The Bourne Identity (2002)

Way back when I first saw the trailer to The Bourne Identity, I thought it looked pretty cool and since my mom was a big Robert Ludlum fan, found the original book version of it and read it, then was super stoked for the movie.  Then I saw it, and having read the source material, was deeply disappointed in the end result.  It took several years for me to come to terms with the fact that they were essentially two different stories that had only one thing in common: the origin of the character Jason Bourne (Matt Damon).  Once I had accepted that fact, well my enjoyment of The Bourne Identity increased and I later came to view the movies as a great Trilogy.  Oh, spoiler alert on that, I guess.

Directed by Doug Liman with a screenplay provided by Tony Gilroy and William Blake Herron, The Bourne Identity is a modern day spy thriller, minus all the technical gadgetry that the James Bond movies have popularized.  It’s a stripped down, hard-hitting and visceral “smart” action movie, one that puts more emphasis on the characters and story than the action scenes.  It’s not a bloated and moronic ’80s-style film, with massive explosions and bodies littering the street after every encounter with Hero Guy.  The action scenes instead focus on what should be the m.o. of every spy: quickly, quietly and efficiently taking down your opponent.  Other than a super intense, white-knuckled car chase scene, the entire movie operates on that premise.

I don’t want to say that Matt Damon was perfectly cast as Jason Bourne, because back in 2002, we probably all had doubts that Will Hunting would be able to be believable as a kickass action star.  Damon delivers in what – at the time – was his most physically-demanding performance to date, but also rating highly as an actual actor.  There aren’t any quippy-one-liners after he dispatches his aggressors, and you can thank Gilroy and Herron for writing a believable screenplay that could probably take place in our real world.  There’s some other decent performances throughout the movie, namely Franka Potente, but this is Damon’s film to carry and he does it admirably well.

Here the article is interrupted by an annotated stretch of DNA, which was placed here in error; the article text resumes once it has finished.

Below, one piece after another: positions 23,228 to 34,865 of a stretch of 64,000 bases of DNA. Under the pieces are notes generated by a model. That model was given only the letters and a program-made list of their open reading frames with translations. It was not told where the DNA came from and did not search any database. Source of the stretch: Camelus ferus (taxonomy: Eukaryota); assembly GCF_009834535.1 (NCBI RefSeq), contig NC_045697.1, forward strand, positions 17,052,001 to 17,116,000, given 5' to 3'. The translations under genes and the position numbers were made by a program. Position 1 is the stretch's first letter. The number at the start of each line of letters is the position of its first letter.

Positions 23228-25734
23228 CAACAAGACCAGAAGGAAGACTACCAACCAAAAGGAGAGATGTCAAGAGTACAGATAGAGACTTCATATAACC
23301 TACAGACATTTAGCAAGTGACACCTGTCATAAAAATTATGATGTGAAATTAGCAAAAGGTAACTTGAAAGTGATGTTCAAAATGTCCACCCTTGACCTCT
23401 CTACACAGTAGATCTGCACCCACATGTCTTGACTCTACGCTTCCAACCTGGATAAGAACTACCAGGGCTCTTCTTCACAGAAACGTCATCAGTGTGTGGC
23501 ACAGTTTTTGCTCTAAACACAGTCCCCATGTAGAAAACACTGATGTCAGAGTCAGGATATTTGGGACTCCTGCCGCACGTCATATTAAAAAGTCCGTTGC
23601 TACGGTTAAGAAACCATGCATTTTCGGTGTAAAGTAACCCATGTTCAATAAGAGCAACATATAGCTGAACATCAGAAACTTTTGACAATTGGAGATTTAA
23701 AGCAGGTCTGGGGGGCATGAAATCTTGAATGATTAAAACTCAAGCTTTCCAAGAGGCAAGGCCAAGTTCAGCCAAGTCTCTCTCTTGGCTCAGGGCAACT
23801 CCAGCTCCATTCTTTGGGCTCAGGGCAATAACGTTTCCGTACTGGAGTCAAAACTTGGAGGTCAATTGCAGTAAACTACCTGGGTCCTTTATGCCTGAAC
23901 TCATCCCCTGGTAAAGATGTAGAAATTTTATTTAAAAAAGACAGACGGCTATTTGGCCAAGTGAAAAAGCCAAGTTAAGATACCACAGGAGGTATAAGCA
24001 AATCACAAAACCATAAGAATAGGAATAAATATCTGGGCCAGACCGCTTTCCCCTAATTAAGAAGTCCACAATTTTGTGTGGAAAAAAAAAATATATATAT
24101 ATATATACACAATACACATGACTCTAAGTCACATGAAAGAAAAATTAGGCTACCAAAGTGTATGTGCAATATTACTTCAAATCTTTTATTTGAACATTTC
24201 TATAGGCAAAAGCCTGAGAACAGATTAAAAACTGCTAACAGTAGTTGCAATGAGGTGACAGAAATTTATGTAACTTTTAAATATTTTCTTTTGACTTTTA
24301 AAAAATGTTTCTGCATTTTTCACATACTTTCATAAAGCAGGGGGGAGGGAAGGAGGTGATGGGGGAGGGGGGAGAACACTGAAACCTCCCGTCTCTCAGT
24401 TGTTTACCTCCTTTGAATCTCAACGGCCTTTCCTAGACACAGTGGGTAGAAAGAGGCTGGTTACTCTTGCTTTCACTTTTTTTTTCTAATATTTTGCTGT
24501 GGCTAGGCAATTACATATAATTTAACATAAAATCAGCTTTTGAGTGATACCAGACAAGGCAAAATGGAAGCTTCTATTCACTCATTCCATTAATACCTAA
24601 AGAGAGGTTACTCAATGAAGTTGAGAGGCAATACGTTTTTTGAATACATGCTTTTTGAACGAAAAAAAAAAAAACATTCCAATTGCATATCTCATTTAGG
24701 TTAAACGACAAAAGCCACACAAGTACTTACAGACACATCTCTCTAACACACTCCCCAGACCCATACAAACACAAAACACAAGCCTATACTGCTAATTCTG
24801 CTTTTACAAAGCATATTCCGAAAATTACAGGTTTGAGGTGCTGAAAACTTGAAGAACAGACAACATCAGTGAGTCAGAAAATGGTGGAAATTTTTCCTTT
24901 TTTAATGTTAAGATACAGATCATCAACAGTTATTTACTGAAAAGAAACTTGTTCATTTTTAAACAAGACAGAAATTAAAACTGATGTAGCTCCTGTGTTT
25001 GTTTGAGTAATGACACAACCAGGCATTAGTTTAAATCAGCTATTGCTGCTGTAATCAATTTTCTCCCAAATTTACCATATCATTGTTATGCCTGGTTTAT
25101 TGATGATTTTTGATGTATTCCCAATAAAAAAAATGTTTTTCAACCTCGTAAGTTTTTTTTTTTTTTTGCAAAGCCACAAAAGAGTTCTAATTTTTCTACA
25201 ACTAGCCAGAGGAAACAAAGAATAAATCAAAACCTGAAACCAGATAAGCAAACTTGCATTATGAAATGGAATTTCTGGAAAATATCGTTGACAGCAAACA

It’s not a perfect film, as many of the details and government agency scenes are somewhat bland and technical for my liking.  However, if you grant the movie your patience and attention, you’ll be rewarded with a movie that helped shape the modern day action movie into something less stupid than it once was.

4 / 5


About SkoochXC
Long-time blogger, Canadian, cine-snark-aphile, Tweeter and generally lonely hearted guy.

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